As we stand just hours away from the 2016 NBA Draft, there's a near unanimous sense of intrigue and optimism for both fans and the actual draft prospects. For fans, they always have this sanguine feeling whenever the draft rolls around where their team will be able to draft that particular draft prospect that can help lead them to playoff success. Meanwhile, those prospects, whether they range from perennial 1st overall picks (Ben Simmons) to diamonds in the rough (Kay Felder), are finally going to accomplish that dream of becoming an NBA player.
The reason why I said "near unanimous sense of intrigure and optimism" is that one Draft prospect is struggling to even reach that feeling of optimism: former Michigan guard Caris LeVert. Way back in December 2014, LeVert was one of the rising players in college hoops, as he seemed to embody that perfect modern-day guard. Despite standing at 6'7 with a 6'10 wingspan, Levert fit best as that combo guard that can both take over as a facilitator and scorer. With swift handles and a beautiful perimeter stroke (shot 40% as a junior), LeVert seemed well on his way towards being a lottery player in the 2015 NBA Draft.
All of that changed in the final stages of a mid-January match-up against Northwestern. After working his ass off during the entire game, where he finished with 18 points and 7 assists, LeVert re-injured the same left foot that he damaged during his sophomore season. That injury cut LeVert's season short and ultimately ended his hopes of entering the 2015 NBA Draft.
As he returned to school for his senior season, it would've seemed like the 3rd time would've been a charm for LeVert. Early in that senior season, LeVert just stood out as one of the best players in college hoops, averaging 16.5 points, 4.9 assists and 4.5 rebounds on 50% from the field and 44% from beyond the arc. Finally, LeVert seemed to establish himself as that ideal player as both fans of analytics and old-school supporters of the eye test would both agree that he was a phenomenal player. However, eerily similar to the previous season, LeVert as he broke that same left foot early in Big-10 play. This time, LeVert got hurt in a later December match-up against Illnois, where he hurt himself after stepping on an opposing player's foot.
Unsurprisingly, that injury scared NBA scouts across the league, as he instantly went from being projected to go in the late teens to a mid-2nd round pick once it was discovered that he'd be out for the remainder of the season. The bad news for LeVert continued, as his surgery in late March prevented him from participating in individual workouts or the NBA Draft Combine. Those absences allowed other prospects to shine while LeVert was pushed to the side in the minds of most NBA teams. .
That's a huge shame as LeVert is an incredibly skilled and versatile player when he's healthy. That's especially evident on the offensive end, as LeVert basically worked as an amazing "swiss army knife" in how he could produce in a plethora of ways. The biggest weapon in LeVert's cornucopia of offensive skills is his work as a perimeter shooter. Over the course of his college career, LeVert shot 40% from beyond the arc, which included shooting 45% as a senior. LeVert's able to be so efficient by having a nice and compact shooting stroke. While it isn't the prettiest thing in the world, that stroke allows LeVert to quickly put the ball up whether he's working off the dribble or through catch and shoot.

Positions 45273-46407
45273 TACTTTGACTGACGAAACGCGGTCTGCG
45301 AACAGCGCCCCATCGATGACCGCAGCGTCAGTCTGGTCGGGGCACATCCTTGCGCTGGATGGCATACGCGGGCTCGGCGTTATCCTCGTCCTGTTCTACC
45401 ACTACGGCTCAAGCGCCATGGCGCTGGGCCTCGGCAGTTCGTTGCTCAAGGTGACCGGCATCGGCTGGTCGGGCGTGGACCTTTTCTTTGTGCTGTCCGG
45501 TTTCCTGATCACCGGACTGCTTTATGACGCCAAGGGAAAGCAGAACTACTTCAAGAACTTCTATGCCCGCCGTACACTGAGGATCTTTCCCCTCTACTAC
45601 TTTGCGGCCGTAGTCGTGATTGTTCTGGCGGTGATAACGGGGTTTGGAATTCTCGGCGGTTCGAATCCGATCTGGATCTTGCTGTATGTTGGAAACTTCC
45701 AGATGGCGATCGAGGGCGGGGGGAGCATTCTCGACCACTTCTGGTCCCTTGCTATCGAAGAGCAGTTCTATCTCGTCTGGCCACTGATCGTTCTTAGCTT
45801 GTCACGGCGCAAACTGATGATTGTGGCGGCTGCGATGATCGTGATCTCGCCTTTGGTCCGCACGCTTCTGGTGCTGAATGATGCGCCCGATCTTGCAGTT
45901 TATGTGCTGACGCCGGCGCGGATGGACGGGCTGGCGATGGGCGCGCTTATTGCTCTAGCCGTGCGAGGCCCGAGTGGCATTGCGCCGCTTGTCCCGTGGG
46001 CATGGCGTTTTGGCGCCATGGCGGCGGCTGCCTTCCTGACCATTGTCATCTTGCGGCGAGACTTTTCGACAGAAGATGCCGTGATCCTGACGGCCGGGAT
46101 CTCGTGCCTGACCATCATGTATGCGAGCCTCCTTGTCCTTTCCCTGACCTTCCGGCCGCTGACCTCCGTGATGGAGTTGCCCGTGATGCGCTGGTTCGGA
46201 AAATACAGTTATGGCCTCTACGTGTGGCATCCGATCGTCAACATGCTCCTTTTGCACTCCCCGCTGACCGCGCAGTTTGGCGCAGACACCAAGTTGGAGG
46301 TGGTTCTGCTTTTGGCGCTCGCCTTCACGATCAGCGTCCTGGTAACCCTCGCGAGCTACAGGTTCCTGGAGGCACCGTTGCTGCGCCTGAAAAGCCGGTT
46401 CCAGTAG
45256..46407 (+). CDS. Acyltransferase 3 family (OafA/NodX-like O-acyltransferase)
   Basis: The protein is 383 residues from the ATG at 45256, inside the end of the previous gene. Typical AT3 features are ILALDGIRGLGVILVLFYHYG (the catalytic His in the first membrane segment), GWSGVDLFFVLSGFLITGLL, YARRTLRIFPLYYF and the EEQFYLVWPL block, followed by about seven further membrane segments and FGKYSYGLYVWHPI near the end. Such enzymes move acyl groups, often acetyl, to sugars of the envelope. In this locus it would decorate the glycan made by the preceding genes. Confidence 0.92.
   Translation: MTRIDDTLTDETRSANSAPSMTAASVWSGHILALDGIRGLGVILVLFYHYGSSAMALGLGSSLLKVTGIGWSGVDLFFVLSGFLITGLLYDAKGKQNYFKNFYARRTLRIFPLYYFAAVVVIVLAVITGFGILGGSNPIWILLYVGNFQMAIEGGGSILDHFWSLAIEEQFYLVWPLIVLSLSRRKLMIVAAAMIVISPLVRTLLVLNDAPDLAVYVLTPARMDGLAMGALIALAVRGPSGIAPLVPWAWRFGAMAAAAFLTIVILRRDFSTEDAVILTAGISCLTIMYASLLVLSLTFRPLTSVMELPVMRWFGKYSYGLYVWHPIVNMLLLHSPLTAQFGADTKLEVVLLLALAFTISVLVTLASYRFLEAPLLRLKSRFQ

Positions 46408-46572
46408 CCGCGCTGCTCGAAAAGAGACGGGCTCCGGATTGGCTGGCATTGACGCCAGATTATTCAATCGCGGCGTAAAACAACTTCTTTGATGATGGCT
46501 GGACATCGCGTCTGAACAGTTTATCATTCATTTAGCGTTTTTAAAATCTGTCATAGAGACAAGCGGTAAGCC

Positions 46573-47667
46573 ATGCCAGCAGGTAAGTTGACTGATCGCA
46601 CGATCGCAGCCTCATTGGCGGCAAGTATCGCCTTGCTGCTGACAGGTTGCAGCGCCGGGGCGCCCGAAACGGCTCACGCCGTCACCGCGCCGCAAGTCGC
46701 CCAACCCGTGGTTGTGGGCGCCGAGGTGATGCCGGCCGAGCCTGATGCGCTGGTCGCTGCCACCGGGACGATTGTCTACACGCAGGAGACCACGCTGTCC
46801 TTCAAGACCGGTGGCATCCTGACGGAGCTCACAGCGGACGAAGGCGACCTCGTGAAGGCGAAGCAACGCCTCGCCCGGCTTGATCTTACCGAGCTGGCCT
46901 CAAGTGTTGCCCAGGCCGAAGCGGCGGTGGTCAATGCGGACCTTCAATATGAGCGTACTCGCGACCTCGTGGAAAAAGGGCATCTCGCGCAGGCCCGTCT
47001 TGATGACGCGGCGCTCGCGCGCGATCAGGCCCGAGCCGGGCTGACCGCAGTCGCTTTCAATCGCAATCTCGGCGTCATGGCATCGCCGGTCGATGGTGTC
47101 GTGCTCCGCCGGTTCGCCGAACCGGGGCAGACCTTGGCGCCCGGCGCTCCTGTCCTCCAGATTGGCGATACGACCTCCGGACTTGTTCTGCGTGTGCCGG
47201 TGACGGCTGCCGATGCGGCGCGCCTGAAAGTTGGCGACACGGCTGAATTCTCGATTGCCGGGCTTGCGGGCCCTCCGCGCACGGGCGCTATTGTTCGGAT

Alongside that fantastic jumper, Caris LeVert was dangerous due to his skills as a ball-handler. With a great combination of speed with nice handles, LeVert seemed to be able to consistently cut his way to the rim. As you can see in the clip below, LeVert drives his way past the Illinois defender and uses a nice little up-and-under move to score at the rim. Those skills allowed Levert to be extremely effective from around the rim, as shot 77% according to Hoop-Math.
Perhaps the most appealing part of LeVert's all-around game is his development as a facilitator. During his short senior season, LeVert was an efficient distributor, as he held a 3.14 Ast/TO ratio. Those numbers only trail Kentucky guard Tyler Ulis among the most efficient facilitators in this year's draft class. LeVert's a capable passer whether he's looking for a player out on the perimeter or through drive and kicks. On the perimeter, LeVert uses his 6'7 frame to see over the entire court to make the correct read. Through drive-and-kicks, he uses his tremendous handles to drive towards the paint, where he's then able to find perimeter shooters or work it to a big hanging in the paint. That second method is seen in the play below, as LeVert uses his handles to work his way towards the rim, where he throws the perfect pass to the inside man.
As we get closer to the NBA Draft, Caris LeVert stands as the prototypical "low-risk, high reward" player. That low risk is due to LeVert likely being a 2nd round as teams would feel more comfortable picking him knowing that he'd have a non-guaranteed contract. However, that "high reward" potential is due to LeVert being one of the most versatile players in the entire draft. When he's healthy, there might not be many players that could touch his mix of facilitating, cutting and super efficient perimeter shooting. If healthy, those skills might allow Caris LeVert to establish himself in that same category as past 2nd round steals Khris Middleton or Draymond Green